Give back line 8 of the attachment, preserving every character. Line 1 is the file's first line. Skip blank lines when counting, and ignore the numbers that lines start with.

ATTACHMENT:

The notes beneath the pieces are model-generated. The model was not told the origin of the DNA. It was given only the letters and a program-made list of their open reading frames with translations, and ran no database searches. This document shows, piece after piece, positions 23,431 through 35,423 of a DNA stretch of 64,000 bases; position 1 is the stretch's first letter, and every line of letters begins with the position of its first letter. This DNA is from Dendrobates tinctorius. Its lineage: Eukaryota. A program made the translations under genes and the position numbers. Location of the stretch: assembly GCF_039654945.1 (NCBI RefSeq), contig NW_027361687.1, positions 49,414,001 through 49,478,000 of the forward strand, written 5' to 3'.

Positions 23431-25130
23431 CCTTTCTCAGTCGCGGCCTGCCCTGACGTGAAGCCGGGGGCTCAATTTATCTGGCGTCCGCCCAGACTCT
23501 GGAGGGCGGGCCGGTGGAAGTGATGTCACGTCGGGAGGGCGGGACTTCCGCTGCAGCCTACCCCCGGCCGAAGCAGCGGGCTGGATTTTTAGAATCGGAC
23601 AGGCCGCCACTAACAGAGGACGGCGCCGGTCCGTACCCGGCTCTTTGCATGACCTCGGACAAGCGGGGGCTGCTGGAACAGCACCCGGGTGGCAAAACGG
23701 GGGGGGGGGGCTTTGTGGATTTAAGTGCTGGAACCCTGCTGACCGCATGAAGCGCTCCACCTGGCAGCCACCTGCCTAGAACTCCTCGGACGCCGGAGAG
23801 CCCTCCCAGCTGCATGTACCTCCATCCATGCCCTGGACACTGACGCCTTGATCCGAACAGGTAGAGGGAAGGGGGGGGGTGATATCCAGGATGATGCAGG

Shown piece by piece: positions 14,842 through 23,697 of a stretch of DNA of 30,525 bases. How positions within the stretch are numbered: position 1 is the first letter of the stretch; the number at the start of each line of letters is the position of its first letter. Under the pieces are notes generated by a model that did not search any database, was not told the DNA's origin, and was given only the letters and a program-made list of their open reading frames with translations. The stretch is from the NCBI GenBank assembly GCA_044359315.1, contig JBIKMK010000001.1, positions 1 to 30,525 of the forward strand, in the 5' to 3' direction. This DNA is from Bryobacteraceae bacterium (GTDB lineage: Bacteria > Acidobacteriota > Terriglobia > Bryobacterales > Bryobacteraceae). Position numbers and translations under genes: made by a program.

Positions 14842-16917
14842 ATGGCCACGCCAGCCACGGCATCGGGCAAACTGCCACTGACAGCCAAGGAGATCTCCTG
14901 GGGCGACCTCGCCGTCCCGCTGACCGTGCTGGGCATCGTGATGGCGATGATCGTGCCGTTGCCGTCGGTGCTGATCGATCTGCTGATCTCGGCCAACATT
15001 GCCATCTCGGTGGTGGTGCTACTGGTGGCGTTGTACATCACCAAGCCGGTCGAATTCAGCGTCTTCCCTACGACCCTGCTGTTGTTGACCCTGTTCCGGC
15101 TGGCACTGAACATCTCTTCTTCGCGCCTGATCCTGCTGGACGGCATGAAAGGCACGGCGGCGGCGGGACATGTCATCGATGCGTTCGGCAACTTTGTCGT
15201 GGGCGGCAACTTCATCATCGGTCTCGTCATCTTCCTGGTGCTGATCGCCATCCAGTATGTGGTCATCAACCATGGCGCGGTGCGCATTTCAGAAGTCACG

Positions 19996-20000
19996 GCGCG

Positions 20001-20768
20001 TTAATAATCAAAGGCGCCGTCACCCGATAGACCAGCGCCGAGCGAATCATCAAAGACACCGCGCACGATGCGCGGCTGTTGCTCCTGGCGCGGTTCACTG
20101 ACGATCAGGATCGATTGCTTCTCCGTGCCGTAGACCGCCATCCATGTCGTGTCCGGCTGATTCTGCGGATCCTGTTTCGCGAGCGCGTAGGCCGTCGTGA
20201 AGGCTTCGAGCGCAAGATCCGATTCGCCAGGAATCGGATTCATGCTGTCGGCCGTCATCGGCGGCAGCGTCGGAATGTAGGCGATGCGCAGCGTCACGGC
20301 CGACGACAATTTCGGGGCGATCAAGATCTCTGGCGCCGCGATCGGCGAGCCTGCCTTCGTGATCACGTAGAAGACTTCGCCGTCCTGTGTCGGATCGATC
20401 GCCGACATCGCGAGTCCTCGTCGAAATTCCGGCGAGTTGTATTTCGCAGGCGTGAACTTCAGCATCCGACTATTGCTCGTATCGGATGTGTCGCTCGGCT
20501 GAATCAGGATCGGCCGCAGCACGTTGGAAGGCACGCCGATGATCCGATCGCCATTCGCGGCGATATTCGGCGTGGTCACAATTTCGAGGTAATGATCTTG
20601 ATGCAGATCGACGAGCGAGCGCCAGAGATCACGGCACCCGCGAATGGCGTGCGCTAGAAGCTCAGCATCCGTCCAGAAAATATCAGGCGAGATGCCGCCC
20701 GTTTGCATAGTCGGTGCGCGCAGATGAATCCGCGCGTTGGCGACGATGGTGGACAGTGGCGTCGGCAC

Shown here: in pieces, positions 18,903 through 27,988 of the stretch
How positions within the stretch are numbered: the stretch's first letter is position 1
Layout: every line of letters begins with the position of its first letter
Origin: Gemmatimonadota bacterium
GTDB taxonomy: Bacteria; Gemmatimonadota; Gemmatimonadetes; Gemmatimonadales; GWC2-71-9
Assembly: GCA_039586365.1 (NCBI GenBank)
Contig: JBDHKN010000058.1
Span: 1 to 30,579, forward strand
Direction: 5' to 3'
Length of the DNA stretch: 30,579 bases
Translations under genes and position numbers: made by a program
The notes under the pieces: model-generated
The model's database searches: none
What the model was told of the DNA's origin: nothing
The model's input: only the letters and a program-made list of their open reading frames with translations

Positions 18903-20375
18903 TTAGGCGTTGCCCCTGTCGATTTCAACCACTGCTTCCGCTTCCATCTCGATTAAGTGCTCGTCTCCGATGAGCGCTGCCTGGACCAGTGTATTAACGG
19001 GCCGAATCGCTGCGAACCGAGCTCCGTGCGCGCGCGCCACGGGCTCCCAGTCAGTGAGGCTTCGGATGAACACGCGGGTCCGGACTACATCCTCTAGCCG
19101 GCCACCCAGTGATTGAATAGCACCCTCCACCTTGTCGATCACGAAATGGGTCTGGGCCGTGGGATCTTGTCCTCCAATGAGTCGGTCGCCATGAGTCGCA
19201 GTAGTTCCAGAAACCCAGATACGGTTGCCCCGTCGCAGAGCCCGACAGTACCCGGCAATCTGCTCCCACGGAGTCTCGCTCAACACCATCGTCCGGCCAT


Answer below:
Shown piece by piece: positions 14,842 through 23,697 of a stretch of DNA of 30,525 bases. How positions within the stretch are numbered: position 1 is the first letter of the stretch; the number at the start of each line of letters is the position of its first letter. Under the pieces are notes generated by a model that did not search any database, was not told the DNA's origin, and was given only the letters and a program-made list of their open reading frames with translations. The stretch is from the NCBI GenBank assembly GCA_044359315.1, contig JBIKMK010000001.1, positions 1 to 30,525 of the forward strand, in the 5' to 3' direction. This DNA is from Bryobacteraceae bacterium (GTDB lineage: Bacteria > Acidobacteriota > Terriglobia > Bryobacterales > Bryobacteraceae). Position numbers and translations under genes: made by a program.